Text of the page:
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post #1 of (permalink) Old 01-20-2004, 04:35 PM Thread Starter
 
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O/T What would you do...

I am curious what you guys would do if you were in my shoes. I'm the IT director of a nationwide mortgage lender. Recently, one of the sales directors approached me with problems with a document he created at home. He created it with MS Works and wanted to open it in Word here at work. I converted it to Word for him, but in the process found out that the document was his resume and he was sending to other locations to get a new job. He said that it is nothing and nothing is going to happen with it, but now I have prior knowledge that he is possibly going to be ditching us for someone else.

In addition to all this, my wife and I are good friends with the owners of this company. So in a way I feel as though I am betraying them by not telling them the knowledge of the employee departing, yet, at the same time the employee feels that he is trusting me with this "sensitive information."

So here's the question, do you put honesty or company first? I know my job isn't jeopardized either way so I am safe there. What would you do? There is a possibility that the sales director will not go anywhere and if he finds out that the info was leaked, obviously it came from me, thus wrecking that relationship for good. It kinda sucks that he put me in this situation, but it is what it is. What do you all think?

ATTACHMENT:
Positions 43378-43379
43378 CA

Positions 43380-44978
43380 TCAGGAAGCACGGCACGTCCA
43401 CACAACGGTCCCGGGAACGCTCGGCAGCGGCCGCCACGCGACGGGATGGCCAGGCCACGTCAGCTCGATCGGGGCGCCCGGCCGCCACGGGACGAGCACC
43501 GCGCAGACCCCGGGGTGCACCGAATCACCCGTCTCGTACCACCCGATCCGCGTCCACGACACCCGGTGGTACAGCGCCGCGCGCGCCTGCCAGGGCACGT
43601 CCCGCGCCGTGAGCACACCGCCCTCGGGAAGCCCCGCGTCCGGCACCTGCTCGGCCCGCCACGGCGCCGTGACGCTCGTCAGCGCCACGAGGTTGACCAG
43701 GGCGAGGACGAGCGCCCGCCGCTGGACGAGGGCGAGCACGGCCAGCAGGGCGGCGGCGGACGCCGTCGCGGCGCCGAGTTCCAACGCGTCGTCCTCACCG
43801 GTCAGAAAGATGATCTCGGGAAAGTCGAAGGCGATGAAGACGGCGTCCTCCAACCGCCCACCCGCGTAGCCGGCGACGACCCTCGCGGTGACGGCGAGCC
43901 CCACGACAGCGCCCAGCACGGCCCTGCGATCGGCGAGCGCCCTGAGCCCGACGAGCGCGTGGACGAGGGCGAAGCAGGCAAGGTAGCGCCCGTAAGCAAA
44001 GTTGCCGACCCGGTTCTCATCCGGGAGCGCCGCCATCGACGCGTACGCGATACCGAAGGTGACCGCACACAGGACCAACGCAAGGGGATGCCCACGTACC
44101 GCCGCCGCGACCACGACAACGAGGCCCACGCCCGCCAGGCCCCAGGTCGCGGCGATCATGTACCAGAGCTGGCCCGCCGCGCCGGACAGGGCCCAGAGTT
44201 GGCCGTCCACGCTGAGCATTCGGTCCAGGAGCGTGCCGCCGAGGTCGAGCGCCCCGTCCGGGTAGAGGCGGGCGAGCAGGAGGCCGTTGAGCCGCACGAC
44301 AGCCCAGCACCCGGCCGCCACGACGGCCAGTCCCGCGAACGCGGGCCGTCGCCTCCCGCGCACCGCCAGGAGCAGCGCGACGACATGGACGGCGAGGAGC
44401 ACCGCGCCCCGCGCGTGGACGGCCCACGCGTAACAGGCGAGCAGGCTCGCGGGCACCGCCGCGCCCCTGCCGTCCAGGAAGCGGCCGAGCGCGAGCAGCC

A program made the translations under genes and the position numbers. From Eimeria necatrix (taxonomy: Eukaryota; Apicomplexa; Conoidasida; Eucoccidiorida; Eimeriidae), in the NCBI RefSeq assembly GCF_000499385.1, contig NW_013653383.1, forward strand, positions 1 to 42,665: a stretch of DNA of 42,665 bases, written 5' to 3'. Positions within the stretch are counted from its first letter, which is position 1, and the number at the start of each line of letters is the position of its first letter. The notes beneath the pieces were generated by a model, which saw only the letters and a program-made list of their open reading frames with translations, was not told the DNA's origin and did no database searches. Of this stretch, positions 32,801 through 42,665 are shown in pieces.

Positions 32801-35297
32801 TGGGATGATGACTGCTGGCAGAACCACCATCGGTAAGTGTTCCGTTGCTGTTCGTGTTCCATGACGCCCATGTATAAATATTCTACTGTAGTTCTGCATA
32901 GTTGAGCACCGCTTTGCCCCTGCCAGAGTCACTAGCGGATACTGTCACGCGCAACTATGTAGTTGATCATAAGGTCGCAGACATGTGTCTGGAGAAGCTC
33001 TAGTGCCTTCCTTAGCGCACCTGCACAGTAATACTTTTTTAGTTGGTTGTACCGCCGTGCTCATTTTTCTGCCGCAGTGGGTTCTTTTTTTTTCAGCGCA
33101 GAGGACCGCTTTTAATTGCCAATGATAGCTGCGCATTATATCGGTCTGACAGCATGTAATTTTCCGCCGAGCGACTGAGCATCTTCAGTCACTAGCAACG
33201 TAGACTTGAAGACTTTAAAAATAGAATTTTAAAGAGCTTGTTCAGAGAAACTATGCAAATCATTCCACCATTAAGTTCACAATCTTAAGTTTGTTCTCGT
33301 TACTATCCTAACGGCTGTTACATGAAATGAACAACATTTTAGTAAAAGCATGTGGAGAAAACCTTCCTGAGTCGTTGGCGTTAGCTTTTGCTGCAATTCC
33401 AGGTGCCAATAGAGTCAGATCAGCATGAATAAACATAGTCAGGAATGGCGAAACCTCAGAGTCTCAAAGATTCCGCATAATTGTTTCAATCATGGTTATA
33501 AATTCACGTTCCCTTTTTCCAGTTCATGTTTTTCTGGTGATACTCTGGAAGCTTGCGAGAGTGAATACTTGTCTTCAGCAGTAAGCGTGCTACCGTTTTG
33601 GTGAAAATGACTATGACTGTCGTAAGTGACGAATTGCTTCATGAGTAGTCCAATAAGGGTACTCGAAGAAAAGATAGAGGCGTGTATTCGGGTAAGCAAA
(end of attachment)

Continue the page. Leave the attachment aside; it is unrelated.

Sean
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post #2 of (permalink) Old 01-20-2004, 04:49 PM
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Re: O/T What would you do...

I wouldn't say anything. So what if he is applying for other jobs? Till he gives his two week notice, he's not leaving.
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post #3 of (permalink) Old 01-20-2004, 04:54 PM
 
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Re: O/T What would you do...

From a strictly legal point of view: Seems to me he made the decision to take his resume to work, to use an employee of the company to help him print his resume on company equipment. He disclosed the resume and job hunting to you. If he felt you were in a position to make some side deal with him to ensure his confidentiality, you were not. You are an employee, and what you do at work is the business of your employer. For example, could he have asked you not to say anything about the fact he steals from the company?

If your failure to disclose this to your employer was going to cause irrepairable harm to the company, you arguably have a duty to disclose. On a practical analysis, if the failure to disclose does inconsequential harm, then I wouldn't be too worried about telling the boss. He's put you in a bind. On the one had you have him as a friend (?) asking you for a favor, and on the other hand you have your friend the boss and you duty to him as an employee.